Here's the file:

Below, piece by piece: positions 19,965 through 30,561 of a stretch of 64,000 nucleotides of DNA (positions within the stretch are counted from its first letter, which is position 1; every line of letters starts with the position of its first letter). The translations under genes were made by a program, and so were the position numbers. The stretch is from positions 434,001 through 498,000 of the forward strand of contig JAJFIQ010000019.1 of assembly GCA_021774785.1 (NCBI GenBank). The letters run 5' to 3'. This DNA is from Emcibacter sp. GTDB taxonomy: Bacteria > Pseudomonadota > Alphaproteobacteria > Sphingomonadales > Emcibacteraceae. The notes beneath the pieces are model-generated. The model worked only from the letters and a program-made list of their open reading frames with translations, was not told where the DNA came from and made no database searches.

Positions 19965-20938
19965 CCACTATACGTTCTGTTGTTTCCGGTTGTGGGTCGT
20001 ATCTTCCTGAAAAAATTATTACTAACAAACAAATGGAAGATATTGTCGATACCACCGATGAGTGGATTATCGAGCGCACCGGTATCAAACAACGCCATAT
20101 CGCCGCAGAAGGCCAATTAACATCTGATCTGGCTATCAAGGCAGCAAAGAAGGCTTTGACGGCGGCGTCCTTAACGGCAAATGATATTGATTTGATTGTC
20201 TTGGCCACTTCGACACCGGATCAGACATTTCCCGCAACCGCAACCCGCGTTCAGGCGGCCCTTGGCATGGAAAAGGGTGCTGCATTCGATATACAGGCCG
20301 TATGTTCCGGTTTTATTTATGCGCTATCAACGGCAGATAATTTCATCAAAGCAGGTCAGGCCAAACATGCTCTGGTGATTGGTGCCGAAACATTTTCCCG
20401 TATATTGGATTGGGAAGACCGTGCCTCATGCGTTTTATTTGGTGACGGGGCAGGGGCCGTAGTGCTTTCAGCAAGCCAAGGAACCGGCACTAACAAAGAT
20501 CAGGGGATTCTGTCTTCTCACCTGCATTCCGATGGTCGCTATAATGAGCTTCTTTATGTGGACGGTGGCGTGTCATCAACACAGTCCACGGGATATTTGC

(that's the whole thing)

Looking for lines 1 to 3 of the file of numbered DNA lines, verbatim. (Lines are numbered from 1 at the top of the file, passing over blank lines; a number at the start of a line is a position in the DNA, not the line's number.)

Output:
Below, piece by piece: positions 19,965 through 30,561 of a stretch of 64,000 nucleotides of DNA (positions within the stretch are counted from its first letter, which is position 1; every line of letters starts with the position of its first letter). The translations under genes were made by a program, and so were the position numbers. The stretch is from positions 434,001 through 498,000 of the forward strand of contig JAJFIQ010000019.1 of assembly GCA_021774785.1 (NCBI GenBank). The letters run 5' to 3'. This DNA is from Emcibacter sp. GTDB taxonomy: Bacteria > Pseudomonadota > Alphaproteobacteria > Sphingomonadales > Emcibacteraceae. The notes beneath the pieces are model-generated. The model worked only from the letters and a program-made list of their open reading frames with translations, was not told where the DNA came from and made no database searches.

Positions 19965-20938
19965 CCACTATACGTTCTGTTGTTTCCGGTTGTGGGTCGT